|Illustration for "How a breakfast flew away" (Jan 9 1913)|
|Illustration for "Peter Rabbit visits the Smiling Pool" (Jan 10, 1913)|
|Illustration for "Peter Rabbit gets a new coat" (Jan 14, 1913)|
|Illustration for "Jerry Muskrat at home" (Jan 21, 1913)|
|Illustration for "Peter Rabbit and Danny Meadow Mouse live high" (Feb 12, 1913)|
|Illustration for "Farmer Brown's boy chops down a tree" (Feb 24, 1913)|
|Illustration for "Sammy Jay gets even with Peter Rabbit" (March 7, 1913)|
|Illustration for "Gentle Sister South Wind arrives" (March 11, 1913)|
March 20- March 21. Peter Rabbit and Johnny Chuck search for the singers at the Smiling Pool. Turns out to be hyla (spring peepers), not birds singing underwater.
|Illustration for "Peter Rabbit makes a discovery" (March 22, 1913)|
|Illustration for "A new home at last" (April 4, 1913)|
Sammy Jay reveals where their home is to Farmer Brown's boy. Johnny Chuck is a proud father of three babies and once Sammy Jay sees them he has a change of heart and tries to protect them. Johnny Chuck teaches the youngsters about dangers but one day a little chuck "who didn't mind" gets caught by Farmer Brown's boy.
Johnny Chuck's three friends, Peter Rabbit, Jimmy Skunk, and Unc' Billy Possum each try in turn to see what happened to the baby chuck. Peter is chased off by a cat ("Thomas," not yet Black Pussy), Jimmy gets his head caught in a can and is almost caught by Farmer Brown's boy, and Unc' Billy is discovered by FBB in the hay loft.
Now Unc' Billy is also a captive. After Sammy Jay (feeling guilty) spots them, Jimmy Skunk holds a meeting. It is decided that Prickly Porky should gnaw through the boxes they are held in. Reddy Fox tries to disrupt this plan but fails. Unc' Billy escapes but the baby chuck refuses to come. He prefers being a pet.
|Illustration for "Peter Cottontail" (March 15, 1913)|
|Illustration for "A hunt for trouble" (May 24, 1913)|
|Illustration for "The clever plan of Granny Fox" (July 5, 1913)|
|Illustration for "Peter and Little Miss Fuzzytail Quit Old Pasture" (August 2, 1913)|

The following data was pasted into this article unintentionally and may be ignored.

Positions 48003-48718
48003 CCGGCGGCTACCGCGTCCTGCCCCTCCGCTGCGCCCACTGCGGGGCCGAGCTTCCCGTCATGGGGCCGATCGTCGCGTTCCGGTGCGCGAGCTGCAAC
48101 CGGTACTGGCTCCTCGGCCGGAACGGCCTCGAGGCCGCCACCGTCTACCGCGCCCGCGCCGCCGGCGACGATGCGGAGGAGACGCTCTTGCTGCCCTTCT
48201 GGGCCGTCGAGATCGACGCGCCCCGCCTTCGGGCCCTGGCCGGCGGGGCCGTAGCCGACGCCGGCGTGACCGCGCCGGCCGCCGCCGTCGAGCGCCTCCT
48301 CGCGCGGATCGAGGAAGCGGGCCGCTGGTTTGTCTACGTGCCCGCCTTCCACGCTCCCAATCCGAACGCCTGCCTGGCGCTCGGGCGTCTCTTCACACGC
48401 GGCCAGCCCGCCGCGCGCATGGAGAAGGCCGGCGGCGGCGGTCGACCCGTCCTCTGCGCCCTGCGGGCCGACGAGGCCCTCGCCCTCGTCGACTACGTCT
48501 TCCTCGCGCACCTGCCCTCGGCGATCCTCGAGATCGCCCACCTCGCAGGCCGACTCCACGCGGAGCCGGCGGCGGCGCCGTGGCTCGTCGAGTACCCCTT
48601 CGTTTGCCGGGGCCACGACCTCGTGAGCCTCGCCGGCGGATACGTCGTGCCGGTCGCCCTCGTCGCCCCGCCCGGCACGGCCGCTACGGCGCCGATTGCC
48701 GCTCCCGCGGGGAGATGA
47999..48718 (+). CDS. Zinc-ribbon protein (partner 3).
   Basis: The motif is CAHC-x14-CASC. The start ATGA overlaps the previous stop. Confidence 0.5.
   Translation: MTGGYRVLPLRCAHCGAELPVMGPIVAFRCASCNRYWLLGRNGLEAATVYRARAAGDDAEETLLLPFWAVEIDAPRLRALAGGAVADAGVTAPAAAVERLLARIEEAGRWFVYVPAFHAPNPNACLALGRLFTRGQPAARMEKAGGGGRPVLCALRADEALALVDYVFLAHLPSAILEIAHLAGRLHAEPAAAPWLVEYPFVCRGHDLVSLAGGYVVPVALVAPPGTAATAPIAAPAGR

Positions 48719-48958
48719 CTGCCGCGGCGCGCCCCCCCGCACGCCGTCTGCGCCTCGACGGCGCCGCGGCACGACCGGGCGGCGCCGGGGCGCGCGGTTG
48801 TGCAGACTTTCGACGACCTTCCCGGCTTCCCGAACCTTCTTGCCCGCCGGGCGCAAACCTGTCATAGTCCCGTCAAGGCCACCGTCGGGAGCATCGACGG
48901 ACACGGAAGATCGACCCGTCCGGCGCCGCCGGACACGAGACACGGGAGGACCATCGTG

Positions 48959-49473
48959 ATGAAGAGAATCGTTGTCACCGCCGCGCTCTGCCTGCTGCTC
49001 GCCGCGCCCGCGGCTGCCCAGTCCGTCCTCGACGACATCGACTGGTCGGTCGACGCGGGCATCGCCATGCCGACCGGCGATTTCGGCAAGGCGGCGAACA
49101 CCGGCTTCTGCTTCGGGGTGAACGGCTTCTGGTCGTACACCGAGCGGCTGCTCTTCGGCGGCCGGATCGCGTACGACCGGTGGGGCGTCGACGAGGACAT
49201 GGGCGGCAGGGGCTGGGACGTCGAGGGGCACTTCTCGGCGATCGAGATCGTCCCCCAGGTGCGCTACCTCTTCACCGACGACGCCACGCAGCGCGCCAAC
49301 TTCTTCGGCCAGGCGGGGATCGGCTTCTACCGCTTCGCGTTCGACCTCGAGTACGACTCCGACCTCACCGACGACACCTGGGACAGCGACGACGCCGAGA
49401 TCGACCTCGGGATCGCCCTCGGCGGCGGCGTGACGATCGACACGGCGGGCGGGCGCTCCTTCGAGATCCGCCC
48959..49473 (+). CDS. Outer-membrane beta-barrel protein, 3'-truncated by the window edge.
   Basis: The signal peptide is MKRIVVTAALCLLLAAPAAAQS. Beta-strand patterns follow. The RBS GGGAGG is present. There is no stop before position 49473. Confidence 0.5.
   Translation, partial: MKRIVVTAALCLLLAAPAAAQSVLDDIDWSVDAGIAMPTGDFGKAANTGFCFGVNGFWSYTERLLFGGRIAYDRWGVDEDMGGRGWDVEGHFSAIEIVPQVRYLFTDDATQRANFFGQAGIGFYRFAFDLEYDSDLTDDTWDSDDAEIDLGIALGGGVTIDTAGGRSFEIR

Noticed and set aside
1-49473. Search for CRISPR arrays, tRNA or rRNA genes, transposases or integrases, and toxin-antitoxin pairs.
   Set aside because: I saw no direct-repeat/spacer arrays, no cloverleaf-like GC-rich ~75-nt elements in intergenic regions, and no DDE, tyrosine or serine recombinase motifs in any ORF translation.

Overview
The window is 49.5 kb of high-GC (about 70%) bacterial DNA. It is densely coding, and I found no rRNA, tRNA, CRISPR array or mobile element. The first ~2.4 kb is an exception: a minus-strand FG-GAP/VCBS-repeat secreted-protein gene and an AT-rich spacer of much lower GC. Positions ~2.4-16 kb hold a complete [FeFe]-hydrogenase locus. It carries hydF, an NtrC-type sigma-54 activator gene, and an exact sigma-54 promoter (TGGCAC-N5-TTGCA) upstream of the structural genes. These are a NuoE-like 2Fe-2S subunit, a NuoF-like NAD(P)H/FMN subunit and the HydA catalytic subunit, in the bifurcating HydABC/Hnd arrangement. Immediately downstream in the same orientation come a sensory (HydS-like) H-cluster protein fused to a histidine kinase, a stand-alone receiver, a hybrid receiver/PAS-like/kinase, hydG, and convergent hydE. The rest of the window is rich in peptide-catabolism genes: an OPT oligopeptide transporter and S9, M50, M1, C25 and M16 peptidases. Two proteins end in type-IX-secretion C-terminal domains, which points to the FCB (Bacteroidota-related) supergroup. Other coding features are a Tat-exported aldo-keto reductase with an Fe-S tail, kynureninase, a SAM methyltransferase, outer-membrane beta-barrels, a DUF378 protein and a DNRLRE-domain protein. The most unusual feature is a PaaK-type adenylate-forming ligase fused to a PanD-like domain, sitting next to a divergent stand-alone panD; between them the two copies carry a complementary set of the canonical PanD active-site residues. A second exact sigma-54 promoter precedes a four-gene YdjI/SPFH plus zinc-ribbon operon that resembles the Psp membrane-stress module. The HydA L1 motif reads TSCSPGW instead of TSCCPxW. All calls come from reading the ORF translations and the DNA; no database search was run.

|Illustration for "Mistah Mocker lends his voice to Sammy Jay" (August 14, 1913)|
|Illustration for "Peter Rabbit's four babies in their nursery" (August 29, 1913)|
|Illustration for "Reddy Fox loses his temper" (October 2, 1913)|
|Illustration for "Spotty the Turtle plays a doctor" (October 13, 1913)|
|Illustration for "Farmer Brown's boy visits the Green Forest again" (December 6, 1913)|
|Illustration for "Shadow the Weasel enjoys himself" (December 11, 1913)|
NotesIn 1913 Thornton Burgess continued what he was doing in the second half of 1912, offering long continuous narratives featuring the adventures of a single character. Burgess's 1913 newspaper stories would be the source of 9 separate classic books in the Burgess oeuvre. Harrison Cady became the regular illustrator in August, though he didn't sign his name until later in the year.
While pranks and tricks and sheer adventure were still important aspects of the stories, Burgess was beginning to focus more and more on nature study, seen best in his meticulous descriptions of beaver dam/lodge construction in the Paddy the Beaver episode. Peter Rabbit and Johnny Chuck, the boy characters of 1912, became parents in 1913. Seasonality became a firm guide as to what stories were told when. And moral instruction became more and more explicit.
The "abducted baby chuck" story (April 17- May 12) apparently caused some consternation among parents and young readers, as Burgess delayed the resolution of the story for almost a month. I know of no other Burgess story with a more fairytale-like structure (three characters, one at a time, attempt a rescue) and the ending, in which the baby chuck refuses to be "rescued," is truly surprising.
Burgess also made his most glaring natural history error during 1913, in his January stories featuring Peter Rabbit and his new coat. Cottontails do not get white coats in the winter. Only hares do. This is a point that future Burgess (perhaps in compensation for his earlier mistake) would take great pains to emphasize. Surprisingly, however, instead of burying this embarrassing set of stories, Burgess would reuse them in minibooks published by John H. Eggers in the 1920s.
Farmer Brown's BoyFarmer Brown boy in 1913 was still a nemesis of the Green Meadow and Green Forest communities, especially when it came to animals he regarded as pests and/or sources of food (bullfrog, oppossum) and income (beaver). At the same time, Burgess began to soften the character. While Farmer Brown's boy does forcibly abduct the baby woodchuck, he does it so that he can raise it lovingly as a pet. While he continues to carry stones in his pocket to throw at bullfrogs, he also fondly tickles Mr. Toad under the chin for being a help in his garden. The animal characters begin to doubt whether he is "all bad." Farmer Brown's boy's conversion into a friend of the animals generally can be said to have begun on December 6. In response to Paddy the Beaver's intelligence, he posts signs forbidding trespassers to interfere with the beaver and beaver lodge/dam.
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